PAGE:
Small satellite IoT (Internet of Things) company Sky and Space Global (SAS) announced in March it generated its first revenues . It expects to make around $770,000 over the coming year from its current customer base, with more to come through “binding contracts” in the second half of 2018.
SAS (https://www.skyandspace.global/) currently has three small pathfinder 3U cubesats in low earth orbit around the equator. The three “Diamonds” satellites deliver IoT and M2M (machine to machine) services, along with a basic store-and-forward data capability. Low-bandwidth Voice over IP (VoIP) and text message capability is also available, using one or more Diamonds as a real-time relay between distant points on the earth, with each satellite capable of being a router to extend the potential relay distance.
SAS plans to have 200 cubesats in orbit by 2020, with an initial four launches conducted by Virgin Orbit starting in 2019. IoT and narrowband VoIP services will be provided to a belt around the equator to countries in Africa, Asia, and Latin America. IoT service will be available between 18 degrees North latitude to 18 degrees South latitude, while VoIP service will be available between 15 degrees North and 15 degrees South.
The company is waiting on the first test of Virgin Orbit (http://www.virginorbit.com) LauncherOne air-launched system before it announces how many cubesats it will put up per launch, but it is easy to imagine at least dozen or more satellites carried into orbit on each vehicle. LauncherOne is carried to 35,000 feet onboard a Boeing 747 before it is released and fires its liquid-fueled engine to travel to space.
Service pricing for the SAS “Pearl” 200 satellite data and voice constellation will be based on usage, offering options for flat rate or per kilobyte plans. Connections to the network will take place through a hotspot-style gateway about the size of a thick tablet with a targeted end-user price of around $150. The gateway uses WiFi to connect local devices to the hotspot, routing packets to the constellation through an S-band radio connection to overhead satellites. As more satellites in the constellation go into orbit, the ability to conduct VoIP calls between any two points in the service area at any given time increases, with the full 200-satellite gateway essentially providing 24-hour availability.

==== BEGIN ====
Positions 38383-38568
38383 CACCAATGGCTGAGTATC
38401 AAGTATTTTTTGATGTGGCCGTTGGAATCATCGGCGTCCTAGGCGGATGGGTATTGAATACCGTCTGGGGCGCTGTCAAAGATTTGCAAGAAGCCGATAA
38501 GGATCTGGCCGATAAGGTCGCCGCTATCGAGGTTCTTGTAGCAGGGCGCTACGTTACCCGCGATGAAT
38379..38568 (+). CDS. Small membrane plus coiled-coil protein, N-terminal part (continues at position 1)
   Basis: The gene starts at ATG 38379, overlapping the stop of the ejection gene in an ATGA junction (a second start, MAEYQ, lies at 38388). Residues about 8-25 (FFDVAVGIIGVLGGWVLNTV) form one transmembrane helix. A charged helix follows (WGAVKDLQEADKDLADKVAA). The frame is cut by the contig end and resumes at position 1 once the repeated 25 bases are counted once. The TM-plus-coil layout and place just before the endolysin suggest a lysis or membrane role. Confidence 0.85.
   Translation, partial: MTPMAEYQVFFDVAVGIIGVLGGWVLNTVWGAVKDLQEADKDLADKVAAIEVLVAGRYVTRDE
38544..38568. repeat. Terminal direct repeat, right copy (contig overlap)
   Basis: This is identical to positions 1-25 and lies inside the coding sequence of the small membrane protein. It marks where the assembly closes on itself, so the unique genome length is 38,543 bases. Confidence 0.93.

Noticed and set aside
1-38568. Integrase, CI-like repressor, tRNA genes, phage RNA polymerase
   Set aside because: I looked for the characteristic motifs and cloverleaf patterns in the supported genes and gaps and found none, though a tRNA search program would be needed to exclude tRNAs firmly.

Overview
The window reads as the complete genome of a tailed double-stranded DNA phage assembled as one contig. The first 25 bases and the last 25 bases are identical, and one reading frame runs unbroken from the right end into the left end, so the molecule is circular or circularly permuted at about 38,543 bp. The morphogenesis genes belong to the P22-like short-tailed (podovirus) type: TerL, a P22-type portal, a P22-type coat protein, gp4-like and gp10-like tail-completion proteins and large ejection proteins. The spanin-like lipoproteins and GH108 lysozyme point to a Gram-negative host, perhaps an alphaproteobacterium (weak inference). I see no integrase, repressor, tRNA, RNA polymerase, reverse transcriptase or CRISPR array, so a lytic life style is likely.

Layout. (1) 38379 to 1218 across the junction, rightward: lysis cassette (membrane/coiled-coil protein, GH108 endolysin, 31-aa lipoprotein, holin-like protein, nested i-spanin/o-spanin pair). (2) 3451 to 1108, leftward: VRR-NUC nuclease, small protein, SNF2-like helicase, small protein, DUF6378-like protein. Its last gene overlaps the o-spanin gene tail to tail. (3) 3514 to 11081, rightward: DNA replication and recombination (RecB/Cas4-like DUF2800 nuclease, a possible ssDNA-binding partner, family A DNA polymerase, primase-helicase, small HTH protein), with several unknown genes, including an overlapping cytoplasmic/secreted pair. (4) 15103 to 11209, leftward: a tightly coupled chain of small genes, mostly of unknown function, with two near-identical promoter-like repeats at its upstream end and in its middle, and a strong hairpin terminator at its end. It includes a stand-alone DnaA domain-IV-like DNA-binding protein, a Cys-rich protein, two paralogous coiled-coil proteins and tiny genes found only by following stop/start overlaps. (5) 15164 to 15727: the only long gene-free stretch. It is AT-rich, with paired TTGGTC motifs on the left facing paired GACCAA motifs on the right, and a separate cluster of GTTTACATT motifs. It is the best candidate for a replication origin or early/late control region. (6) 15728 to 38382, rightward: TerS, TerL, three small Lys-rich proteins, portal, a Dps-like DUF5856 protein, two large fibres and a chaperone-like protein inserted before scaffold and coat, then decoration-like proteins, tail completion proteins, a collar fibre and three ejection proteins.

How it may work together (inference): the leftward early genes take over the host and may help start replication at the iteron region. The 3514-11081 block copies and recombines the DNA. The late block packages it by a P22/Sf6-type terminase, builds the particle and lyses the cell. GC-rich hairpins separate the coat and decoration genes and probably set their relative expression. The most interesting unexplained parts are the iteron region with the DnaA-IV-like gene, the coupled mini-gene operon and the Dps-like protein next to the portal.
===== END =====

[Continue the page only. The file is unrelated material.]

SAS is a unique business entity. The company was founded by a pair of retired Israeli Air Force (IAF) veterans, is registered and headquartered in the United Kingdom, and raises money on the Australian stock market. Four rounds of stock offerings have generated in the neighborhood of $28 million dollars. Completion of the entire constellation is expected to require a total of $150 million.
Expansion of SAS service to additional areas, such as the continental United States, would require more satellites in different orbits. Funding for expansion across the globe would be funded through cash flow and based on customer demand, according to a company official.
But SAS is going to have plenty of competition. At least a dozen start-up companies are planning to launch large numbers of small satellites to deliver low-cost IoT services around the world, such as Blink Astro (http://blinkastro.com/), Fleet (http://www.fleet.space/) Hiber Global (https://hiber.global/), and Kepler Communications (kepler.space). Larger, more established satellite companies, such as Iridium (www.iridium.com) and Eutelsat, are either partnering with start-ups or planning to test cubesats to complement existing fleets and services.